John Hageman covers North Dakota politics from the Forum News Service bureau in Bismarck. He attended the University of Minnesota in the Twin Cities, where he studied journalism and political science, and he previously worked at the Grand Forks Herald and Bemidji Pioneer.
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BISMARCK — The North Dakota Supreme Court determined four out of five of Gov. Doug Burgum's vetoes challenged by state lawmakers are ineffective in a long-awaited decision issued Monday, July 30. But in a defeat for the Legislature, the court also said parts of two other bills were unconstitutional because they gave an interim legislative committee too much power. Attorney General Wayne Stenehjem, who defended Burgum, welcomed the decision in a statement released late Monday afternoon.
BISMARCK — Profits at the North Dakota Mill and Elevator soared to $14.2 million in the fiscal year that ended June 30, marking the third-largest haul in the operation's nearly 100-year history, according to information presented to state regulators Friday, July 27. The report showed a 46 percent jump over the previous fiscal year's profits. The state-owned flour mill hit a record $16.7 million in fiscal year 2015 before dipping below $10 million in each of the next two years.
BISMARCK — Five years after North Dakota lawmakers set aside millions in oil and gas tax revenues for conservation projects, leaders of outdoor groups said the program has been successful. North Dakota's Outdoor Heritage Fund, created amid booming state revenues thanks to rapid oil development, has helped finance 130 projects with $37 million through 11 grant rounds. The three-member Industrial Commission is preparing to consider another round of applications.
BISMARCK — Nearly a decade removed from Congress, former North Dakota Democratic Rep. Earl Pomeroy is eyeing a more permanent return to his home state — eventually. Pomeroy and his wife, Mary, split time between the Washington, D.C., area, where he works at a law firm focusing on "public policy advocacy," and North Dakota. The two have a home near family in Grand Forks, where Mary still fills in as a substitute teacher.
BISMARCK — Backed by rosy oil tax figures, North Dakota Republican lawmakers unveiled a $280 million plan to fund infrastructure projects outside of the state's oil patch Thursday, July 26. The proposal would add three "buckets" to the existing oil tax distribution structure. A $115 million pool would be dedicated to infrastructure in cities and another one would be set aside for counties and townships, while airports would have a $50 million bucket.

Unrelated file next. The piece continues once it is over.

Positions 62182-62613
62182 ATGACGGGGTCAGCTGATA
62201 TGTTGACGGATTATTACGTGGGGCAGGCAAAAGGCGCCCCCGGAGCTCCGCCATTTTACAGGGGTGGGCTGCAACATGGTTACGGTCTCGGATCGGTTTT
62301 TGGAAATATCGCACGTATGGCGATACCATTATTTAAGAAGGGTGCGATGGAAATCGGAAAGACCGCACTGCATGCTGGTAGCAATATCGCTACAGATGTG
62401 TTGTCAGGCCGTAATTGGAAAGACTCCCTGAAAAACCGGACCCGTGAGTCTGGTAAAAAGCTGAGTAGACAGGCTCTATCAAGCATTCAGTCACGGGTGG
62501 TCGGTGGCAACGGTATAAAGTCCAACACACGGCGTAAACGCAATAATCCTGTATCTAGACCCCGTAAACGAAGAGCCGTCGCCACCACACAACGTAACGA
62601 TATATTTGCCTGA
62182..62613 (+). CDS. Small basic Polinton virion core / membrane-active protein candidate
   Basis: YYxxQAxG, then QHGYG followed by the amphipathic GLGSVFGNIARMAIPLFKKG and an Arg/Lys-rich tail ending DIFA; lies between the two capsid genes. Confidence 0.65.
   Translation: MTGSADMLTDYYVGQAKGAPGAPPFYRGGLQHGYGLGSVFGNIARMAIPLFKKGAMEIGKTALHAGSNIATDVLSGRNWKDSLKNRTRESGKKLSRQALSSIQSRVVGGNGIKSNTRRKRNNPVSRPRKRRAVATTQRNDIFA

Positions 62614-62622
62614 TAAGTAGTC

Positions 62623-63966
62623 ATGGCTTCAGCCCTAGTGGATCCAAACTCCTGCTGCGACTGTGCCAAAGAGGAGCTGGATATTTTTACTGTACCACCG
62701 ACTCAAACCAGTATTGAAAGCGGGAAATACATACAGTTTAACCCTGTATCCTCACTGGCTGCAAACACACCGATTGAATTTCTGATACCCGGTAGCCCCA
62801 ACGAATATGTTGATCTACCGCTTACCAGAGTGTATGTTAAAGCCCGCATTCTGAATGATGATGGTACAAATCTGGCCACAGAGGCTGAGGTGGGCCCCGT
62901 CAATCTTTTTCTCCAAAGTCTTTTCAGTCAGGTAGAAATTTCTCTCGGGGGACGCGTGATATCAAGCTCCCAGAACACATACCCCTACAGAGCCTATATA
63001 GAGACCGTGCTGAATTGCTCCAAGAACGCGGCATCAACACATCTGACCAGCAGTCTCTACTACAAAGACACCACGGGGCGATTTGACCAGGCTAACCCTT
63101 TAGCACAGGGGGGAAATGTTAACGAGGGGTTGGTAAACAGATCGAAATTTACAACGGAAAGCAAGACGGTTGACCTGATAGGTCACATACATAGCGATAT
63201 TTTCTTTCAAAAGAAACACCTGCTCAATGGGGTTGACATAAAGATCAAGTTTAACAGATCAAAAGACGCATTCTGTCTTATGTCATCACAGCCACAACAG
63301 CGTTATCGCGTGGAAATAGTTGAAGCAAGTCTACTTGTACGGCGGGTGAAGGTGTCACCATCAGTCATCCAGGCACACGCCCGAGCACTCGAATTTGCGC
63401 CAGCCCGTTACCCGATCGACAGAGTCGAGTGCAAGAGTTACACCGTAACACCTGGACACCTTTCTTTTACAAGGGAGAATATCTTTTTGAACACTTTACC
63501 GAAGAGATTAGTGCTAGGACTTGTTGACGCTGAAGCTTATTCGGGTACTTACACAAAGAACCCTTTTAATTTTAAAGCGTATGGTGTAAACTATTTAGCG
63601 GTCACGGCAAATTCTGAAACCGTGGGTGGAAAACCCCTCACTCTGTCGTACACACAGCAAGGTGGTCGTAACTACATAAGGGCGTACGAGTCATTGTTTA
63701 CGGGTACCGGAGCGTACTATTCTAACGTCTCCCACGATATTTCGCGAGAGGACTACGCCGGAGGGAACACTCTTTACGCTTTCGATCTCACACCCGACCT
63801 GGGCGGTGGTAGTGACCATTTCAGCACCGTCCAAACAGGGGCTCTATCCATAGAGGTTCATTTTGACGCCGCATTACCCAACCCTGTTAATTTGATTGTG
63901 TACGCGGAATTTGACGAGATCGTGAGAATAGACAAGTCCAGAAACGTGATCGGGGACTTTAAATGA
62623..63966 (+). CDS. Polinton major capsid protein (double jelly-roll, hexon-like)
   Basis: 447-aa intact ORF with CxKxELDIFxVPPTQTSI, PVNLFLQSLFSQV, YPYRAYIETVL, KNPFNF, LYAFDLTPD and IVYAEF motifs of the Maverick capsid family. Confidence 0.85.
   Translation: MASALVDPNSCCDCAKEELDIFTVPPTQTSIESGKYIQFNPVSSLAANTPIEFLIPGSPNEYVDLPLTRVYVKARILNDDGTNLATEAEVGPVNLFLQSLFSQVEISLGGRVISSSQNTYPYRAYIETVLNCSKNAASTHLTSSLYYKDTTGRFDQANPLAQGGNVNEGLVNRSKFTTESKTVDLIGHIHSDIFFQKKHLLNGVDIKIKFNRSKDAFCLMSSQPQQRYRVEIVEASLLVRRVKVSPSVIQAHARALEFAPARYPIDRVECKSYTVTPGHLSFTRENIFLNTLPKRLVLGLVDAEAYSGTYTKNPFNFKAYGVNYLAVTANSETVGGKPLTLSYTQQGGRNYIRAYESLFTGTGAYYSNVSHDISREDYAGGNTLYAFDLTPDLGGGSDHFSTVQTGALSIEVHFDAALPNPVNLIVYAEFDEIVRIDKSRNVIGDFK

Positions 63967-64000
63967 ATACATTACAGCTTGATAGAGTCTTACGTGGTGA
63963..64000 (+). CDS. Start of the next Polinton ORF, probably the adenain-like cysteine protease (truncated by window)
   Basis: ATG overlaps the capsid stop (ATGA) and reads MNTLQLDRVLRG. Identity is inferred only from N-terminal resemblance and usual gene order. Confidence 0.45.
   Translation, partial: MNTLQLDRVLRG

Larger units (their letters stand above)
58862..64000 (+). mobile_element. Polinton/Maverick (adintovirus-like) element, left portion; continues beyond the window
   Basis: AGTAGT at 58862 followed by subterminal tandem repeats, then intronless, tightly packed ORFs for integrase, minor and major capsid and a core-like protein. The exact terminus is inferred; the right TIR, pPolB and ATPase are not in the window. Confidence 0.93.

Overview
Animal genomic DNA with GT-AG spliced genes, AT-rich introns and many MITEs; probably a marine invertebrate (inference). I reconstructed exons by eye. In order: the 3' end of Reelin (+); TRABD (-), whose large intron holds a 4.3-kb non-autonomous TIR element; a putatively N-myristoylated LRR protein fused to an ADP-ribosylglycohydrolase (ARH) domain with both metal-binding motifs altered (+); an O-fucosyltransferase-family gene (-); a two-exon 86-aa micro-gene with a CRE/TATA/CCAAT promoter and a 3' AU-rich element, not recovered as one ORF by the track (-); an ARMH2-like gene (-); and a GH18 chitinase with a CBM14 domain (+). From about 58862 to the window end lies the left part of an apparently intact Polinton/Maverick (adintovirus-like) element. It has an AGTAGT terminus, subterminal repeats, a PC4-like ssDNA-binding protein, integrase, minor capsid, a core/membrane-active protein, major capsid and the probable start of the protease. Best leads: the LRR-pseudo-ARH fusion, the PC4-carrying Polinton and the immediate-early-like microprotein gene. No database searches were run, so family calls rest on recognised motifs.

BISMARCK — Democratic U.S. Sen. Heidi Heitkamp maintains a wide fundraising lead over her Republican opponent Rep. Kevin Cramer, newly released federal records showed Wednesday, July 25. Heitkamp raised $1.1 million between May 24 and June 30, compared to the $833,000 Cramer collected in that same period. During this election cycle, Heitkamp has raised almost $11.3 million, while Cramer has raised almost $3.3 million, the Federal Election Commission records show.
BISMARCK — North Dakota agriculture and political leaders offered mixed reactions Tuesday, July 24, to the Trump administration's plans for up to $12 billion in aid meant to help farmers weather a storm of international trade disputes .
BISMARCK — North Dakota voters will decide whether to add anti-corruption language to the state's constitution this fall, Secretary of State Al Jaeger said Monday, July 23. The announcement marks the first ballot measure confirmed to have the sufficient number of signatures to reach voters on Nov. 6. Three others, including one legalizing recreational marijuana, have submitted signatures to Jaeger's office.
BISMARCK — North Dakota Attorney General Wayne Stenehjem filed a $38 million claim against the federal government Friday, July 20, marking another effort by state leaders to recover costs associated with the monthslong Dakota Access Pipeline protests.
BISMARCK — The number of students learning English as a second language in North Dakota schools has grown steadily in recent years, topping 4,100 this month, according to data presented to state lawmakers Thursday, July 19. Lodee Arnold, the state Department of Public Instruction's English learner program administrator, said the oil boom in western North Dakota helped drive statewide figures higher. In 2011-12, there were 3,634 English learners, according to her presentation, which dropped to 3,239 the next year before climbing to 3,885 in January.